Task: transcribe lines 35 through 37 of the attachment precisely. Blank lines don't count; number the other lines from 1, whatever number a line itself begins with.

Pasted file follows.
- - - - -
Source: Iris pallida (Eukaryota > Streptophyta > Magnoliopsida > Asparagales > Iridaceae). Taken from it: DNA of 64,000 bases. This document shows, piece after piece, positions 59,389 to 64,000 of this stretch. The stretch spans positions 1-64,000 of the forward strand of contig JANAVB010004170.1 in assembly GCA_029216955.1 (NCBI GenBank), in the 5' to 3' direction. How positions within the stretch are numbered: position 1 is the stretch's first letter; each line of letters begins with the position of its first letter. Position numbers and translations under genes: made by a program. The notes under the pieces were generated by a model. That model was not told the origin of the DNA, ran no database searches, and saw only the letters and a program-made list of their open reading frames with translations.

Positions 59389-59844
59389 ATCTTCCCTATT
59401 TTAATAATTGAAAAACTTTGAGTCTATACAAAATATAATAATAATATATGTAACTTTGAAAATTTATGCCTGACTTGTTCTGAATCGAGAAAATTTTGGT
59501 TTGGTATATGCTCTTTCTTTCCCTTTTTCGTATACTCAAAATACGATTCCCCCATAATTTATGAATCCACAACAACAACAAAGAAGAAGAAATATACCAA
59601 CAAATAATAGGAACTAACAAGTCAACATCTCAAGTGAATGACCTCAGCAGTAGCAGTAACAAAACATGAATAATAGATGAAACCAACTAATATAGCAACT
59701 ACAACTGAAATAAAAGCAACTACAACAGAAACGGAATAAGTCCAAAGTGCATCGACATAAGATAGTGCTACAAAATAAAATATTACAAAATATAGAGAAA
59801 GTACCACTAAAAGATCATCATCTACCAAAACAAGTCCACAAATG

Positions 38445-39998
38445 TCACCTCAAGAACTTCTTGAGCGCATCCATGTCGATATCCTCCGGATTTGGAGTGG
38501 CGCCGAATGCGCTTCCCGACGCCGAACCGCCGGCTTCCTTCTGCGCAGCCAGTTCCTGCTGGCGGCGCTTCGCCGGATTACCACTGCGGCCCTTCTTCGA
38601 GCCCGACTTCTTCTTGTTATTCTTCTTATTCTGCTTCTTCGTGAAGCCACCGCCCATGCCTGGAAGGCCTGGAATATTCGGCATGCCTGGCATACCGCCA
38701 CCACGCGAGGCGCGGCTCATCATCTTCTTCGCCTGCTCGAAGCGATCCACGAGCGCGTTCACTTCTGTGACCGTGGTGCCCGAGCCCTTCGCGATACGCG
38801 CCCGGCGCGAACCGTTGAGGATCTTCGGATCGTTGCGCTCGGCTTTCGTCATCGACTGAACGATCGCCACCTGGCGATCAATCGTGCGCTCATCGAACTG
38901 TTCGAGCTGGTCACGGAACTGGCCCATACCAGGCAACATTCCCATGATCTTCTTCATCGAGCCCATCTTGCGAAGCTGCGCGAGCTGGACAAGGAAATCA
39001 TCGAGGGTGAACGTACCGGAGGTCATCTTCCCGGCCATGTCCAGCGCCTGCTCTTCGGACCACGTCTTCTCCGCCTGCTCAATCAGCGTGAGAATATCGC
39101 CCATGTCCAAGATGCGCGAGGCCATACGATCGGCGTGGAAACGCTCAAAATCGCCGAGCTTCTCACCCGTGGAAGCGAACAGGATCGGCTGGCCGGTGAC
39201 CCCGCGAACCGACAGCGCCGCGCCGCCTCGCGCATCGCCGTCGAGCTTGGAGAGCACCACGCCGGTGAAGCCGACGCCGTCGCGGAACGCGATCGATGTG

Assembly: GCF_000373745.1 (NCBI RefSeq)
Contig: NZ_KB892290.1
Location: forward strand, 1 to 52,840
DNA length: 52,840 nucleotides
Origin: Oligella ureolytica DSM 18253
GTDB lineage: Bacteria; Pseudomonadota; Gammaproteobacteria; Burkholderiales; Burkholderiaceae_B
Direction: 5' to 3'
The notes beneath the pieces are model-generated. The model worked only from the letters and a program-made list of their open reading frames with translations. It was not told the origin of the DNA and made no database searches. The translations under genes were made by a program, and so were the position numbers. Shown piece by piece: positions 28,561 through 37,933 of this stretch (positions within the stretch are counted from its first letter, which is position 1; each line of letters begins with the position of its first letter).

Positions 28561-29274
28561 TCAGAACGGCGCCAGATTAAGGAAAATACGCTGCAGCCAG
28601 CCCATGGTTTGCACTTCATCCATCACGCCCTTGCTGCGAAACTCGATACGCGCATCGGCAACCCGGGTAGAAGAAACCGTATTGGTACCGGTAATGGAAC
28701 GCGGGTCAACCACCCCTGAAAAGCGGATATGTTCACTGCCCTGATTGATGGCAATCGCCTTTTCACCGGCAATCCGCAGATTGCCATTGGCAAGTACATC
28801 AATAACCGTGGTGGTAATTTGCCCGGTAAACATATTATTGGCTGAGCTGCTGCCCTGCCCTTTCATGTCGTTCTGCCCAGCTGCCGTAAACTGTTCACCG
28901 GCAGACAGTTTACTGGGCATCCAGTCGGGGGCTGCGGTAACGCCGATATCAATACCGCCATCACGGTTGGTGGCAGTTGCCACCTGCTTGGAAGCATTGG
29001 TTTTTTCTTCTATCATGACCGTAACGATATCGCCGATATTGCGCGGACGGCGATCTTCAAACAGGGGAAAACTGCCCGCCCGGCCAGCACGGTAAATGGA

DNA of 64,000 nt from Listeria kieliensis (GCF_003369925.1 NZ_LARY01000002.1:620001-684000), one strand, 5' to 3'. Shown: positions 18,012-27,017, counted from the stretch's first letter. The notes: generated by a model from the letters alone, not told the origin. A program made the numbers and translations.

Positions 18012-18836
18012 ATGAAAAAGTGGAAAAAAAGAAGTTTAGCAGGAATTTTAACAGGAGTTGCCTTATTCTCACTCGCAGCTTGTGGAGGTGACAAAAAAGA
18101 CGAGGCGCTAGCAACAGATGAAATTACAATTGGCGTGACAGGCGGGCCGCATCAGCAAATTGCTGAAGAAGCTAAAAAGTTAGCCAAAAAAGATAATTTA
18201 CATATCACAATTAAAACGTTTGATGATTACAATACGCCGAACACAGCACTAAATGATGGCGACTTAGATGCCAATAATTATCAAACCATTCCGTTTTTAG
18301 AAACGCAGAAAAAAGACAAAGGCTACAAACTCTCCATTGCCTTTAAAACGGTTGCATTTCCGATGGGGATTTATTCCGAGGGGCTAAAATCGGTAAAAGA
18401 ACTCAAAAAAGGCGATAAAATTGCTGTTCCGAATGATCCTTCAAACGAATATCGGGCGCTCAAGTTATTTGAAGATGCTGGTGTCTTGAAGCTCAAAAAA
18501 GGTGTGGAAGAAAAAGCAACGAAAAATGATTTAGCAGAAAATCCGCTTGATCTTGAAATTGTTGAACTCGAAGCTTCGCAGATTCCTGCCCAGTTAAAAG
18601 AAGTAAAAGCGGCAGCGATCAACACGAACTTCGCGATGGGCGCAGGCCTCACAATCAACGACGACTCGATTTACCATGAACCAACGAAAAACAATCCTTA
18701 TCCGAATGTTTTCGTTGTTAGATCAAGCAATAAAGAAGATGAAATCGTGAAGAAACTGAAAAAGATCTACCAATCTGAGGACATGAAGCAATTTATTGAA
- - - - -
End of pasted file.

Positions 18012-18836
18012 ATGAAAAAGTGGAAAAAAAGAAGTTTAGCAGGAATTTTAACAGGAGTTGCCTTATTCTCACTCGCAGCTTGTGGAGGTGACAAAAAAGA
18101 CGAGGCGCTAGCAACAGATGAAATTACAATTGGCGTGACAGGCGGGCCGCATCAGCAAATTGCTGAAGAAGCTAAAAAGTTAGCCAAAAAAGATAATTTA